When the Red Sox hired Craig Breslow as the organization's new Chief Baseball Officer, a wave of optimism flooded over Boston fans.
The second coming of the Fenway Dark Ages seemed to be nearing an end. Along with Tom Werner's promise to go "full throttle" in the 2023-24 offseason, a new CBO lifted some of the despair of three last-place finishes in five years off Sox fan shoulders.
Now, the weight of another uncompetitive season is back on after Breslow uttered some less-than-reassuring comments about Boston's participation in free agency and trades.
Pete Abraham of The Boston Globe asked Breslow about the front office's commitment to fielding a competitive team. Breslow gave the least desirable answer possible.
"As I've gotten to know the organization better through conversations I've had with ownership, they absolutely are still supportive of assembling a World Series team as quickly as we possibly can," he said to Abraham.
Craig Breslow's recent comments all but guarantee another uncompetitive season for the Red Sox
But Breslow's idea of arriving at the World Series "as fast as [they] possibly can" involves waiting for Boston's top prospects to reach the major league level. That's at least one more bridge year for a team and fanbase that's sick and tired of waiting.
Breslow also claimed the team would be attempting to reach the World Series by acquiring starting pitching — not by spending any of John Henry's $5 billion dollar fortune — but through drafts and player development ... which means years will pass before Boston is competitive again.
The Red Sox don't need to take more time to field a winning team. Henry has the funds to sign any player that could improve the Sox in any way, at any time. Boston has Yoshinobu Yamamoto-caliber money at its disposal but refuses to spend it to make the Red Sox better.
Ownership would rather build more seats at Fenway Park in hopes more fans will show up to view Henry's mediocre product.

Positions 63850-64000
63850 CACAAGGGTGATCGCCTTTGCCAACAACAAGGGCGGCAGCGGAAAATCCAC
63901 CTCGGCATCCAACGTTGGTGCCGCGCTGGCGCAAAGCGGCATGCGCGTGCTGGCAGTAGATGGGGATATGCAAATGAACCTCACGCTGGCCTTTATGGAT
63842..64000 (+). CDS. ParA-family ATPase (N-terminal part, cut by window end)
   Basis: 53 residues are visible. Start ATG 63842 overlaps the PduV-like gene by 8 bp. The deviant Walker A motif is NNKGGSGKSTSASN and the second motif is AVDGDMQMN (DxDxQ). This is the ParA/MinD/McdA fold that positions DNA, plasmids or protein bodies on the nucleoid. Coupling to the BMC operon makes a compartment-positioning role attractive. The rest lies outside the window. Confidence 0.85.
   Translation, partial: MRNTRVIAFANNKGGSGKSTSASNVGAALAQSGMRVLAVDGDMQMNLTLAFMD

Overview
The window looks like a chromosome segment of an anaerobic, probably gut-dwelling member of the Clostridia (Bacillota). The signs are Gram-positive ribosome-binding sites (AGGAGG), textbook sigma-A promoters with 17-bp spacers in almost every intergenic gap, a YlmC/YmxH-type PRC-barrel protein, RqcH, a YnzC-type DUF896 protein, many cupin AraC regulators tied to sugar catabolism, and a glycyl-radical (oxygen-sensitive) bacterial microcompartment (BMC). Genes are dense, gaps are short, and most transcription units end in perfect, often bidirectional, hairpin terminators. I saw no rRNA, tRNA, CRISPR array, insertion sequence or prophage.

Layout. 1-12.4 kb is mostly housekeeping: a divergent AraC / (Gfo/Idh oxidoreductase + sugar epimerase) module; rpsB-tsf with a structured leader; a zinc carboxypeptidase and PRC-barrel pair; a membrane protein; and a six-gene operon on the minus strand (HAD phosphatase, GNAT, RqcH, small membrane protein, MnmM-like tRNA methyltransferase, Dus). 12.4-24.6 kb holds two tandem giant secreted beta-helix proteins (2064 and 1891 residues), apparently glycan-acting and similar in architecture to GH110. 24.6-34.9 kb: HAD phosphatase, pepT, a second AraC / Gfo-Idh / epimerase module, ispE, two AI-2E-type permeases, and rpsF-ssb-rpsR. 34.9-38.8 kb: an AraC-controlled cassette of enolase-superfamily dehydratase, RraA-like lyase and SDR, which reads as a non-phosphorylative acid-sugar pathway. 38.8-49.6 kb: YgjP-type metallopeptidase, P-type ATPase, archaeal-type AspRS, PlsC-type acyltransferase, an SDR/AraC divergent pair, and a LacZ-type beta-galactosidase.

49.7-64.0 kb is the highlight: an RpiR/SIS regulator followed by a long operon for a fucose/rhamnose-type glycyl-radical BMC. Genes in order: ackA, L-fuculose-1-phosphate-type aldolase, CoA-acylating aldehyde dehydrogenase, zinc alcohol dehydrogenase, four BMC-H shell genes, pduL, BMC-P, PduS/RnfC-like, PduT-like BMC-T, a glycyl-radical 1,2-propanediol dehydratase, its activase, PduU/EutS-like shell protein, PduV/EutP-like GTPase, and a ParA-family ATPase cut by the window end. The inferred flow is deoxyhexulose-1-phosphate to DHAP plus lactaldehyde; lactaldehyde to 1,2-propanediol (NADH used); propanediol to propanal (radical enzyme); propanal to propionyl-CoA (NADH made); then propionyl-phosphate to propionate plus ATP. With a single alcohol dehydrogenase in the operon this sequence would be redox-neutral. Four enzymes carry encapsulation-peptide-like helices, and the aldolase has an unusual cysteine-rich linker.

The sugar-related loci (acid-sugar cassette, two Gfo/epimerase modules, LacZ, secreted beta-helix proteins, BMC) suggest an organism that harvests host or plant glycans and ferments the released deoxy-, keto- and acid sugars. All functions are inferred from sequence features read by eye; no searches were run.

The Red Sox front office's newest face has shown Boston fans the truth, whether he meant to or not. Chiam Bloom's defenders were right all along. The CBO doesn't have the final say about how and where money is spent, ownership does.
And the front office put so much pressure on Breslow. Not only does he have to follow an extremely unpopular man in the position of CBO, but Werner threw around the words "full throttle" willy nilly, knowing good and well that Breslow would be the one to answer for the near impossible expectations set for the offseason.
“I guess the message is that we are confident that we’re going to field a competitive team and that we’re going to let Craig do what he does best, which is to build exactly that," Werner said to MassLive, in justification of his comment.
Ownership hasn't afforded Breslow the opportunity to field a competitive team and they denied Bloom the same thing. He was a scapegoat for ownership. Henry and Co. needed someone to blame other than themselves for fans' dissatisfaction with the direction of the team when the only man capable of making the decision to spend continually refuses to do so.
It feels like Bloom was beginning to realize there was a need for ownership to start spending big-market money. After trading Mookie Betts and letting Xander Bogaerts walk, dissatisfaction with the team was more palpable than it had been in years. Signing Rafael Devers was supposed to be the first step in Boston's upswing, but it was one of the least favorable decisions Bloom was allowed to make before his tenure with the Red Sox was cut short just weeks before the 2023 season ended, without a shred of dignity.
Breslow is hurtling towards the same fate at no fault of his own — Red Sox ownership keeps setting these men up to fail. And some Boston fans will continue to take the bait.
Werner wrote a check he couldn't cash and signed Breslow's name on the front of it. If the front office had been honest about needing another year to rebuild, it's possible the Red Sox wouldn't be in this situation. Instead, they continue to believe they're pulling the wool over fans' eyes.